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There seem to be three types of on-street parking in Chicago: Metered parking, Residential Zone parking and all other areas.

I am right in understanding that there is no charge or permit required for street parking in the "other" areas (unless specifically posted)?

It looks like overnight parking in those areas can be restricted by the Winter Overnight Parking Ban and a possible 2” inch snow ban (December - March), or for a street sweeping (April - November). Are there other blanket restrictions, like maximum number of hours or days parked, for these areas?

Could I leave a car parked for a week in an area that is not metered, not part of a Residential Zone parking area, not affected by a Winter Overnight Parking Ban, and not subject to the 2” inch snow ban? Or respectively outside of Winter, an area that isn't up for street sweeping?

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It would be very difficult for you to find such a spot. About a year ago, any of the free and clear parking I knew of was sold off, and meters were installed.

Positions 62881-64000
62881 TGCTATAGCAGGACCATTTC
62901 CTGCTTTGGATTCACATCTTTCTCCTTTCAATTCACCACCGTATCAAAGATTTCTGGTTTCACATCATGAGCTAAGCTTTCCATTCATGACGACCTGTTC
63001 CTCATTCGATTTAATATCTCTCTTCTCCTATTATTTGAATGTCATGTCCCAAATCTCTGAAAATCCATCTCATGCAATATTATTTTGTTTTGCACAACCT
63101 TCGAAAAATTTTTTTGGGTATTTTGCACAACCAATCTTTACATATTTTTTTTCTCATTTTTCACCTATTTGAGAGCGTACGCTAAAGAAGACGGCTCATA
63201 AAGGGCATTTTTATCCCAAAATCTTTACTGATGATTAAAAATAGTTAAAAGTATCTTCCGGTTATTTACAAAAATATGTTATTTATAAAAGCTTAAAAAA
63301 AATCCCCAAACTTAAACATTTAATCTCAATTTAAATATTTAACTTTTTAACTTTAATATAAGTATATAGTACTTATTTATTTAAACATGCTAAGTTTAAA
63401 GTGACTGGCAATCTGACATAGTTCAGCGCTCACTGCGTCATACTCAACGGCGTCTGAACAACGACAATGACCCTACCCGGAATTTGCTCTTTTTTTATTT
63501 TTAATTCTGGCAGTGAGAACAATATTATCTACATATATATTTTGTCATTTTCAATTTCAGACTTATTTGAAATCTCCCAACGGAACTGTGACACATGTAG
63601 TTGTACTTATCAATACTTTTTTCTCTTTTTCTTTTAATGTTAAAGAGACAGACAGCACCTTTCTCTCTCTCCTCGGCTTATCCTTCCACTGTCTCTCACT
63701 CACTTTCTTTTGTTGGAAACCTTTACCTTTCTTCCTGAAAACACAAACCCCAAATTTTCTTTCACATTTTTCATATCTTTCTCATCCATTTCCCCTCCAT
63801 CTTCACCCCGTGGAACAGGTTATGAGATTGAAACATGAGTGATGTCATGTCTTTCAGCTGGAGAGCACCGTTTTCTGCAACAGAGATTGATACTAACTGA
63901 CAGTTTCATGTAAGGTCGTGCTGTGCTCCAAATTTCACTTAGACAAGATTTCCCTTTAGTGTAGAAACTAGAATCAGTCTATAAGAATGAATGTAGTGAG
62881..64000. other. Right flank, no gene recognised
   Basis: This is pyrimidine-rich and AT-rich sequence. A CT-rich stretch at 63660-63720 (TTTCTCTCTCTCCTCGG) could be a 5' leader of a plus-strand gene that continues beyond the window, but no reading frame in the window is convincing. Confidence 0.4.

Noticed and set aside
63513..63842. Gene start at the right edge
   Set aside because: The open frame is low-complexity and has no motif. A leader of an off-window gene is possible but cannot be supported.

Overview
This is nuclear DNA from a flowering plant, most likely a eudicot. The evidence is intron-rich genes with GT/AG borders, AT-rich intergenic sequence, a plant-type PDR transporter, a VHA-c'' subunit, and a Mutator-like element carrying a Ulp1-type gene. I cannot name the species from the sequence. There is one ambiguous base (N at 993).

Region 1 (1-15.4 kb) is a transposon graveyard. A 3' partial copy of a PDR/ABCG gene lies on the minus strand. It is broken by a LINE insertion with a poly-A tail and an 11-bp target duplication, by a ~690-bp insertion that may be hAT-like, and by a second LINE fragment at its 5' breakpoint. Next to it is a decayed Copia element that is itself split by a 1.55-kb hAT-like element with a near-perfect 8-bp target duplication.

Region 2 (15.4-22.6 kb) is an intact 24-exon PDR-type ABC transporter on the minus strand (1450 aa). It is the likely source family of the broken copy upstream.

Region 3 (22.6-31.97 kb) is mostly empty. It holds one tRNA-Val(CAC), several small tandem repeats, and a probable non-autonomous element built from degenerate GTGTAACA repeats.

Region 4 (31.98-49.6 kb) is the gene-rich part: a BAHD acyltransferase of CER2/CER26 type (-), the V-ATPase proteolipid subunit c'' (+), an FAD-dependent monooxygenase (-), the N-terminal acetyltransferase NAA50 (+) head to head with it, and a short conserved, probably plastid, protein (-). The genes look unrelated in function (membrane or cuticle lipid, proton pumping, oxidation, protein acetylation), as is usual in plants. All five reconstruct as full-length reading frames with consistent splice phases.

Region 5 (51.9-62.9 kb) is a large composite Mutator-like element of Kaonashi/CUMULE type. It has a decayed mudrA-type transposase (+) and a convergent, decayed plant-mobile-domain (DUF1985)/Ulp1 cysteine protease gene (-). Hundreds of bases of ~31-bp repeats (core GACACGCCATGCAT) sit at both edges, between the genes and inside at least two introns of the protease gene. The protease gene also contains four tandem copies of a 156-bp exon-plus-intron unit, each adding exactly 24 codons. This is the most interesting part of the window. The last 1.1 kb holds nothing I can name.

Even if you do find a spot, there are a lot of reasons in the city for which your car would be towed. Construction pops up with little notice. If you're more towards downtown, parades and other temporary permits will block off streets. Street festivals are a problem in summer months in neighborhoods.

I would recommend snagging a parking spot with SpotHero, Park Whiz, or one of the similar parking services. They're a lot cheaper than a typical lot, and you know where you can park ahead of time. I usually would go for the spots under the CTA tracks, as they were cheapest and there was always parking available.

  • doesn't that depend where in town you are? According to this map (shua123.github.io/zone-parking) there aren't zones for instance on most of the South Side - I'd be surprised if that large of an area was all metered. – Carl Jan 9 '17 at 20:29
  • I used to live on the south side, and can tell you that there are definitely metered areas not on that map. I've found areas that weren't metered before, but they were always filled with cars. It's not uncommon to have to go a couple miles out of your way to get lucky enough to find a spot. – Brad Jan 9 '17 at 21:19

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